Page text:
María Luisa and Pepita are looking over their old photos together. Between laughter and affectionate nudges, they try to recollect the exact moment. “Here, we were preparing the food for a party. We must have been about 15,” says Pepita.
The black and white photo, like a mirror, reflects the image of themselves, although from sixty years ago, when the two teenagers would go to parties and for walks together with their respective boyfriends, in Moratalaz, a district of Madrid.
“Look how young and pretty we were,” sighs María Luisa. They are now 77 and, after so many years, are living side by side again, like the girls in the photo perhaps dreamed of.
They are, in fact, living with a group of 83 other pensioners. Their home is a residential complex in Torremocha del Jarama, a village in greater Madrid. In addition to their own individual apartments, they have spacious common rooms, gardens, an allotment, a library, a gym and various activity rooms where they can take classes ranging from painting to Qi Gong.
It is neither a nursing home nor a geriatric care centre, but something different, a new experience. It is the dream of a group of people who one day decided they neither wanted to be shut away in an old people’s home nor to depend on their children. Given the lack of options, they came up with their own solution: to grow old among friends. This utopia is called Trabensol (short for “workers in solidarity”), a housing cooperative designed for and by retired people.
“When our parents grew old, many of us took them to old people’s homes, but we came to realise that they were not as good as we would have liked,” explains Jaime Moreno, María Luisa’s husband. “As time went by, we started to think that we didn’t want to end up like that.” That is why they took the initiative and decided how they wanted to live in their old age, before anyone else decided for them.
The idea emerged just before the year 2000. “At first, we talked about getting a building and fitting it out, but then we decided to build it from scratch. We sold our homes, pooled our savings and started to look for a piece of land,” says Jaime. It was a long and tedious process in the beginning. “We visited over a hundred towns. They all welcomed us with open arms but none of them gave us any support. It was in the middle of the property boom and the prices were through the roof,” says Antonio Zugasti, one of the founding members.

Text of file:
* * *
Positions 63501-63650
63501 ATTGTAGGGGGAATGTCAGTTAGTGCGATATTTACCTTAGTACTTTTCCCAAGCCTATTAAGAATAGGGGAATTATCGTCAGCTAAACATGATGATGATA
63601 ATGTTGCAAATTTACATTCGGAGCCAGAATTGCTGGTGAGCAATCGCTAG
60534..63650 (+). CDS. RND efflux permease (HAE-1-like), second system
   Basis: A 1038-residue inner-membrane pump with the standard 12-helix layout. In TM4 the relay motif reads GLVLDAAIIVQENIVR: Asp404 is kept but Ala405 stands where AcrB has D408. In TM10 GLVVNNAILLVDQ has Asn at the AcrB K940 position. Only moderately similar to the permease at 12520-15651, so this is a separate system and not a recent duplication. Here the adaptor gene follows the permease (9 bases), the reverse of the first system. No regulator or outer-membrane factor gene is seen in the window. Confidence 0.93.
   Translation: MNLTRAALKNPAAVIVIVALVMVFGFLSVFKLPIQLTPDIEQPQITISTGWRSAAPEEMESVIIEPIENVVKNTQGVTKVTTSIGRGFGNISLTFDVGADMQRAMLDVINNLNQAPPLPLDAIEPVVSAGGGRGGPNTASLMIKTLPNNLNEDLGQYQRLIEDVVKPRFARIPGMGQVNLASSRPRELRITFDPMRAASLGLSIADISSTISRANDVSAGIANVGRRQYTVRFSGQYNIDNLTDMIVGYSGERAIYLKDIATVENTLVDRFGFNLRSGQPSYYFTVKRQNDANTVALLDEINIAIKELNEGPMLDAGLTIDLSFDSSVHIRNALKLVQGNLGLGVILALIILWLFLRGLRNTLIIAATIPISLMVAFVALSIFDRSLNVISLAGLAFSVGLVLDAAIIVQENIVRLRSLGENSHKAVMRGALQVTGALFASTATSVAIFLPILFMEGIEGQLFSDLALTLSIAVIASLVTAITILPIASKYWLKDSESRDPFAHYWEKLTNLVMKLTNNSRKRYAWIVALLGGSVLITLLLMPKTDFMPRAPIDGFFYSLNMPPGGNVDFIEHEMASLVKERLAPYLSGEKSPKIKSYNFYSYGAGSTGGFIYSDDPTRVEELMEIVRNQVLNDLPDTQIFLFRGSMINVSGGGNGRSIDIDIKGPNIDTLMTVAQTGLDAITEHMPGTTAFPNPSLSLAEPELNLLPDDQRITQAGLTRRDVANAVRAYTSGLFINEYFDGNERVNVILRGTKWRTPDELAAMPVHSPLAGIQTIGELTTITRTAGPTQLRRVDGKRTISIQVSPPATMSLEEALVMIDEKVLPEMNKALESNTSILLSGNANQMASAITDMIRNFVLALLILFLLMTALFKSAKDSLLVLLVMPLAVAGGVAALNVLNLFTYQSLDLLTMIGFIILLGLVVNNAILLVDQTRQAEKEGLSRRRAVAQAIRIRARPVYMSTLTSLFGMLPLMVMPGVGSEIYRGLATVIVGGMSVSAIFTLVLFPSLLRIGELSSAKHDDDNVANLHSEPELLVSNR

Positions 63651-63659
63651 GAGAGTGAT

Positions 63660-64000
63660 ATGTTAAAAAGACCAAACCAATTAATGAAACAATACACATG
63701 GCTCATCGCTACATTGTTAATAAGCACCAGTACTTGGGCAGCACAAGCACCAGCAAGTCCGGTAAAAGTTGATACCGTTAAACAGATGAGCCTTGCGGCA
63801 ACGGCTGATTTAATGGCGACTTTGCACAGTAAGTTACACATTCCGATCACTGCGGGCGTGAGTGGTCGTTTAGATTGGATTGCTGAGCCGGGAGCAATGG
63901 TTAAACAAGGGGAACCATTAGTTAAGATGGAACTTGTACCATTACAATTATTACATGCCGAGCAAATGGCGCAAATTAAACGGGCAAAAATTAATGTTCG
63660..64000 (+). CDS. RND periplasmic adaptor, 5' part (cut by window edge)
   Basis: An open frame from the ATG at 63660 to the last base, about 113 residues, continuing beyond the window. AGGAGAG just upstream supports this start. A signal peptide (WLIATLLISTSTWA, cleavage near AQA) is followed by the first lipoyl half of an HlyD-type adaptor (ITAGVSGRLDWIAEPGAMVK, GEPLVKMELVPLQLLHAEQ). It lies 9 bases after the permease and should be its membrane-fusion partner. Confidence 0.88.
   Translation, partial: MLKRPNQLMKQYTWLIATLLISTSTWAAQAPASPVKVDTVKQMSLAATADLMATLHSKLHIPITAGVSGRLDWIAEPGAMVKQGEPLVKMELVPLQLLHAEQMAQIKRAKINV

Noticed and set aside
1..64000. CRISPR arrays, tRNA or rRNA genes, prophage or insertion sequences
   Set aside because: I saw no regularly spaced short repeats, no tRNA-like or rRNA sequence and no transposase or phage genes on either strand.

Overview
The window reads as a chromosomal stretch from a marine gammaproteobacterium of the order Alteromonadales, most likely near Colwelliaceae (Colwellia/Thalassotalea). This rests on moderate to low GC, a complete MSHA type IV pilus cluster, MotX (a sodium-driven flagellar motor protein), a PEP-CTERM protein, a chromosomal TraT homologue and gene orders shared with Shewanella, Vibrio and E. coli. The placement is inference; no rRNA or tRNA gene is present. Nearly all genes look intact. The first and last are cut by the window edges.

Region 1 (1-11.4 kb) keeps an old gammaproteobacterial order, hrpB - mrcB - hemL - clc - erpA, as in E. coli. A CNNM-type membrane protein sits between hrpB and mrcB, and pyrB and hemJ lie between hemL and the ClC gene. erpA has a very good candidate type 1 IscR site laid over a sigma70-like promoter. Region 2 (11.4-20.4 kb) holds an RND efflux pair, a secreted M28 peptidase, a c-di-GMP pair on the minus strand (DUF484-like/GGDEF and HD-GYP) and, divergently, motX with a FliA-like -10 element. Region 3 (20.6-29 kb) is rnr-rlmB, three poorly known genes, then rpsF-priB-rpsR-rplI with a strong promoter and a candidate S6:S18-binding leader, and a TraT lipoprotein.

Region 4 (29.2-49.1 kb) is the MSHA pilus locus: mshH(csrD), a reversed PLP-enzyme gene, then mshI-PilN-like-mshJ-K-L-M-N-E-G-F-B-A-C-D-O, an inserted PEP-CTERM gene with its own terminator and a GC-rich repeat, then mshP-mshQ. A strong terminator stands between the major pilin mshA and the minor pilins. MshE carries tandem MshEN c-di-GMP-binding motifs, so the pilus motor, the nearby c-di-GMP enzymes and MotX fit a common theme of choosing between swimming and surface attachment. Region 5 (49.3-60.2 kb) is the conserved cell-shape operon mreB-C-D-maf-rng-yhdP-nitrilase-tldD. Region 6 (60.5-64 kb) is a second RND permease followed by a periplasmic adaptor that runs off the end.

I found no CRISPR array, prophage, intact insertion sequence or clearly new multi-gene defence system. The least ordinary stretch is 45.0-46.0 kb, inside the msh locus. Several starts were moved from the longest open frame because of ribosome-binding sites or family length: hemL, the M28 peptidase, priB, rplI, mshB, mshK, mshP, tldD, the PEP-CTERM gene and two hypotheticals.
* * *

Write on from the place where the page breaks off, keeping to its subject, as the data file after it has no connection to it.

They had to wait over thirteen years to see their new house built. But they designed it together, from top to bottom. It is a 16,000-square-metre modern, bioclimatic building built at the foot of the sierra north of Madrid. The property belongs to the cooperative and each member has their own apartment – there are 54 in total, each 50 square metres – on a ‘right of use’ basis.
The Danish example
Although relatively new to Spain, it is a model that has been in place since the 1970s in northern Europe, where it is known as senior cohousing. The idea was born in Denmark, but soon spread to Holland and Germany.
“They established a simple rule there: a society that excludes the elderly from active life and joint decisions is an unhealthy society.”
“The Danish no longer know what a traditional old people’s home is,” explains Miguel Ángel Mira, who heads Jubilares, an association of architects that has been looking into third age housing alternatives for years and advises seniors wanting to establish cooperatives. “The most important thing is to have a solid community of people with shared interests. Then we look for land. It’s easier in countries like Denmark because there’s less speculation than in Spain. The land there isn’t as expensive,” says Miguel Ángel.
Still, according to the website ecohousing.es, there are currently eight initiatives of this kind in Catalonia, Madrid, Castilla y León and Andalusia, as well as around twenty more under development and another twenty groups interested. Some have a specific profile, such as women only or LGBT senior co-housing. Others seek to bring seniors and young families together in multi-generational co-housing models. But they are all based on the same principle: community living, participation and respect for each person’s independence. In the words of Charles Durrett, an American architect and one of the main theorists behind cohousing, “It’s a return to village life”.